Census Nomination Reignites Debate Over Counting

By Wall Street Journal, Wall Street Journal - May 14, 2009

WASHINGTON -- President Barack Obama's nomination of Robert Groves to head the Census Bureau has resurrected a fierce debate over how to get the most accurate count of the population -- not just in 2010 but for decades to come.

The conflict is expected to be front and center at Friday's confirmation hearing for Dr. Groves, director of the University of Michigan's Survey Research Center and a former Census Bureau official. Some lawmakers are uneasy about Dr. Groves's longtime advocacy of "sampling," extrapolating a larger population from a smaller slice of it.

Critics say sampling violates the Constitution, which calls for an "actual Enumeration" of the population every 10 years. They worry it would subject the results of the census to political meddling. But proponents argue that certain portions of the population get undercounted -- usually minorities living in large cities -- and say sampling produces a more accurate total.

Preparations for the 2010 census are so advanced that changing the game plan at this point would prove difficult. But Republican opponents are looking beyond 2010, worrying that once confirmed, Dr. Groves could institute changes that would influence future policies of the traditionally nonpartisan Census Bureau.

Oklahoma Sen. Tom Coburn, a Republican who sits on the Homeland Security Committee, which is holding Friday's confirmation hearing, said Dr. Groves "knows if he answers questions correctly about sampling and enumeration, he won't have any problem" getting confirmed. "If he doesn't answer them properly, then he'll have a problem," Sen. Coburn said.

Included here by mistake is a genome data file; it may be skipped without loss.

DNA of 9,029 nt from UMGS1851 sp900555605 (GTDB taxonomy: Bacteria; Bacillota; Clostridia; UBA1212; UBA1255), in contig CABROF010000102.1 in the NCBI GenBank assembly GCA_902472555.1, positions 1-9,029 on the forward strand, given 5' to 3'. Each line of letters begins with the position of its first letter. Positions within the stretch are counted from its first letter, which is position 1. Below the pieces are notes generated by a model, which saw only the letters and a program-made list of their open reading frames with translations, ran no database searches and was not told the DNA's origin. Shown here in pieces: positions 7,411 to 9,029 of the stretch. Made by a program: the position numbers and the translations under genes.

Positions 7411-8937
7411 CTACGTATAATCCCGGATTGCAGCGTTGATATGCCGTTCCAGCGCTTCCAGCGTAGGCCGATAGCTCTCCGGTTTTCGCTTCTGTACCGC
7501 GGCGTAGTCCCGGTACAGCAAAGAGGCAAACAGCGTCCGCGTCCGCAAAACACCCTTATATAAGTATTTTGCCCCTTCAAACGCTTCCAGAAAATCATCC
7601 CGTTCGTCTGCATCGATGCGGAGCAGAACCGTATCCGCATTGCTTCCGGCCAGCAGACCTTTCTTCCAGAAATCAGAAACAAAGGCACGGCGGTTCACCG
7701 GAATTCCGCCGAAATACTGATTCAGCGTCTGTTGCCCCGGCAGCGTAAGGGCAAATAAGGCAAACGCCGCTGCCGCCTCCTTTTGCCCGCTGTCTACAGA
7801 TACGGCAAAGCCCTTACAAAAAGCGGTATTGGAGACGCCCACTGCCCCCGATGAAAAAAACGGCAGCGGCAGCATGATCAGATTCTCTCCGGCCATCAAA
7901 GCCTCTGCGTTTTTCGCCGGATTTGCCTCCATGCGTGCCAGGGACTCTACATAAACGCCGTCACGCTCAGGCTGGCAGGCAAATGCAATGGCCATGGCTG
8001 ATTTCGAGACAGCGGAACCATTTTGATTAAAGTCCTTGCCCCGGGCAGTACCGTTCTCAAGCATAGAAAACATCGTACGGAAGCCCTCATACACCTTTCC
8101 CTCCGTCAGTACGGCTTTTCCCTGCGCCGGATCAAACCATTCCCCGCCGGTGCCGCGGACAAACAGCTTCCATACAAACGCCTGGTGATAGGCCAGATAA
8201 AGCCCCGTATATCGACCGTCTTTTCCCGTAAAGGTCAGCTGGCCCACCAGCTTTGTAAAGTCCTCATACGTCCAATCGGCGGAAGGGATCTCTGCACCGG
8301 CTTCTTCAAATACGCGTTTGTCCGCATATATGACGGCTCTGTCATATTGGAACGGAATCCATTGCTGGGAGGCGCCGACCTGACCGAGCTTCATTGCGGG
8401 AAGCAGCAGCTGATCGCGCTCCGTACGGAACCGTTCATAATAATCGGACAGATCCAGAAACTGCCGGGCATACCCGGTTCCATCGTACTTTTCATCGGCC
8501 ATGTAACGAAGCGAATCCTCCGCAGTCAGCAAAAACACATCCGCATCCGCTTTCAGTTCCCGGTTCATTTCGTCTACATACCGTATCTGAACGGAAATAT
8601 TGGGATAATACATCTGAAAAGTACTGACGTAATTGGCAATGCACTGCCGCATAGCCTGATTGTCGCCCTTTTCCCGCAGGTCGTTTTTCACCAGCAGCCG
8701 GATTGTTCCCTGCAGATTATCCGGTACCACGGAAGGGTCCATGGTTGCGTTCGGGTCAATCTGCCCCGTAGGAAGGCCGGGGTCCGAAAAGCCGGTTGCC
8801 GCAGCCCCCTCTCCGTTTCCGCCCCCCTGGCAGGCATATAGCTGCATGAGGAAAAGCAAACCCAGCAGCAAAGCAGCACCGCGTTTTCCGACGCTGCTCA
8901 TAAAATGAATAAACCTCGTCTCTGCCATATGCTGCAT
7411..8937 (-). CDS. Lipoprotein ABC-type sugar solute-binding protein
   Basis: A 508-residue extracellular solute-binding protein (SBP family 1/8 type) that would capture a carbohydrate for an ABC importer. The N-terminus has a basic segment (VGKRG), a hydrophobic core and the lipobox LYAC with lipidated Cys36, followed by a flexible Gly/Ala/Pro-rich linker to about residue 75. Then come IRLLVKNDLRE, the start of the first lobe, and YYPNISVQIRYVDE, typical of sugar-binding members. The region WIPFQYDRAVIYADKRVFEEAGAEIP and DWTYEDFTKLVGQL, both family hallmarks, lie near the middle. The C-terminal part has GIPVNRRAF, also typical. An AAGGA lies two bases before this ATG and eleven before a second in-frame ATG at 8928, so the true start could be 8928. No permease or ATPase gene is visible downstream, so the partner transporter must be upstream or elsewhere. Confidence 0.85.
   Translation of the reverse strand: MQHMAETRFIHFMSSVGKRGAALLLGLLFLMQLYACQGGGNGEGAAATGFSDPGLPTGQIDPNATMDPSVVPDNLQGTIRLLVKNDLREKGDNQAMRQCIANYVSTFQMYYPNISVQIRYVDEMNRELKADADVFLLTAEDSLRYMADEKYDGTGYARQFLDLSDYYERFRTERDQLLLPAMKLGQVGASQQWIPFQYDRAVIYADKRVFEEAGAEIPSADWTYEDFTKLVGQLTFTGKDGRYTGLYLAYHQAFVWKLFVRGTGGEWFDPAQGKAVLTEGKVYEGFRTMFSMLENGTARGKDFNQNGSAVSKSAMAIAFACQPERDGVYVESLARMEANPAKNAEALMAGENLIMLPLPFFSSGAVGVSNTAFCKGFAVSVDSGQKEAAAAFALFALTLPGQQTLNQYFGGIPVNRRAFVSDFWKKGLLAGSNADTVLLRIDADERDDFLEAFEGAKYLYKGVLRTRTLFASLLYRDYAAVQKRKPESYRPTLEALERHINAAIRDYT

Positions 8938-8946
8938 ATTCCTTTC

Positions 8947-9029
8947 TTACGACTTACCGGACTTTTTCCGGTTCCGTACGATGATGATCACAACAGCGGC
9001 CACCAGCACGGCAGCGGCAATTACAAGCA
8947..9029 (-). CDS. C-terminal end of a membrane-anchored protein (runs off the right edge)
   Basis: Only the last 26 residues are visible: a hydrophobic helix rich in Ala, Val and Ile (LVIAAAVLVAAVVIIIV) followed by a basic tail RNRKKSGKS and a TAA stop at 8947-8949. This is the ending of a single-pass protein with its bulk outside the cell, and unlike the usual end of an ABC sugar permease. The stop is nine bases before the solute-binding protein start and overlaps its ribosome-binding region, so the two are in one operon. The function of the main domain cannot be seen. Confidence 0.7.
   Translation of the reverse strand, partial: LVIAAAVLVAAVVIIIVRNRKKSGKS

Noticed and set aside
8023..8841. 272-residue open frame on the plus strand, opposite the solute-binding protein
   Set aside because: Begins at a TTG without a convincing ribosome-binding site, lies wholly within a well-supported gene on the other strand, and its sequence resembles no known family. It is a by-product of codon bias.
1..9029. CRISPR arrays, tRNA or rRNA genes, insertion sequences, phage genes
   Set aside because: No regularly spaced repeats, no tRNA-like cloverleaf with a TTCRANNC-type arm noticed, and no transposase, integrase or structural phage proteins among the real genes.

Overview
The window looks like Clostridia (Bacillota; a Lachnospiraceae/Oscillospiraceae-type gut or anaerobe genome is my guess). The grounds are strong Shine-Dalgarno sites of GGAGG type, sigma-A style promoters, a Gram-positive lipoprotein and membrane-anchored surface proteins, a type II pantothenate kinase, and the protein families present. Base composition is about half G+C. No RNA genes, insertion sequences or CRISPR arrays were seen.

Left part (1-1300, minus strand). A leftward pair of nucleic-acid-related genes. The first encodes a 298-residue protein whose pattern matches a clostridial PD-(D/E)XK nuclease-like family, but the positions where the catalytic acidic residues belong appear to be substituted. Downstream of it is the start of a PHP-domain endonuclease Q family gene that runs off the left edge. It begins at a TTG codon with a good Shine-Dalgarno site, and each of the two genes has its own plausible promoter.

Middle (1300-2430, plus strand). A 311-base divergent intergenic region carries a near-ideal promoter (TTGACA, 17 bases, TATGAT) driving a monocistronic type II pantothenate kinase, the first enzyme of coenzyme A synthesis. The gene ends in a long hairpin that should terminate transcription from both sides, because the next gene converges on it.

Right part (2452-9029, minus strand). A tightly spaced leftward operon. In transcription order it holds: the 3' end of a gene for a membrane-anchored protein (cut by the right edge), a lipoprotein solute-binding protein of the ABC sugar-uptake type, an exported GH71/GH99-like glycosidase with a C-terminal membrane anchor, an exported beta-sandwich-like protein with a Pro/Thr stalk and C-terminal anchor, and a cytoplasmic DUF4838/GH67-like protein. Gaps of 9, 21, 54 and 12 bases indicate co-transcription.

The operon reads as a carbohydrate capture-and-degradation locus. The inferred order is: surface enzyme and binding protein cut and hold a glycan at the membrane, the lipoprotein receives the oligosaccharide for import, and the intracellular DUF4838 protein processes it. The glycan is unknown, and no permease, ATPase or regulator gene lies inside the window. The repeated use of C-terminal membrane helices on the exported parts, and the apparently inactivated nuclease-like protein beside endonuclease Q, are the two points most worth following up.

Sen. Coburn said Dr. Groves recently assured him that "anything other than an actual count is unconstitutional." Dr. Groves didn't respond to calls seeking comment.

The Supreme Court in 1999 ruled 5-4 that sampling could not "under any circumstances" be used to reapportion congressional seats -- a major victory for Republicans -- but the ruling left open the possibility that sampling could be used for other purposes, such as redrawing state legislative districts and distributing federal money to cities and states.

Commerce Secretary Gary Locke, whose department runs the Census Bureau, told senators during his confirmation hearing, "It is my understanding that there are no plans in the Department of Commerce or the Census Bureau to use any type of statistical sampling with respect to population count."

But California Rep. Darrell Issa, the ranking Republican on the House Committee on Oversight and Government Reform, said the nomination of Dr. Groves "raises serious questions regarding the sincerity of that assurance," calling it an "incredibly troubling selection that contradicts the administration's assurances that the census process would not be used to advance an ulterior political agenda."

Six former bureau directors -- appointed both by Democratic and Republican presidents -- wrote a letter to Sen. Joe Lieberman, the Connecticut independent who chairs the Homeland Security committee, describing Dr. Groves as a "nonpartisan, academic researcher" who is among the "most highly regarded survey research methodologists not only in the United States but in the world."

Write to Timothy J. Alberta at

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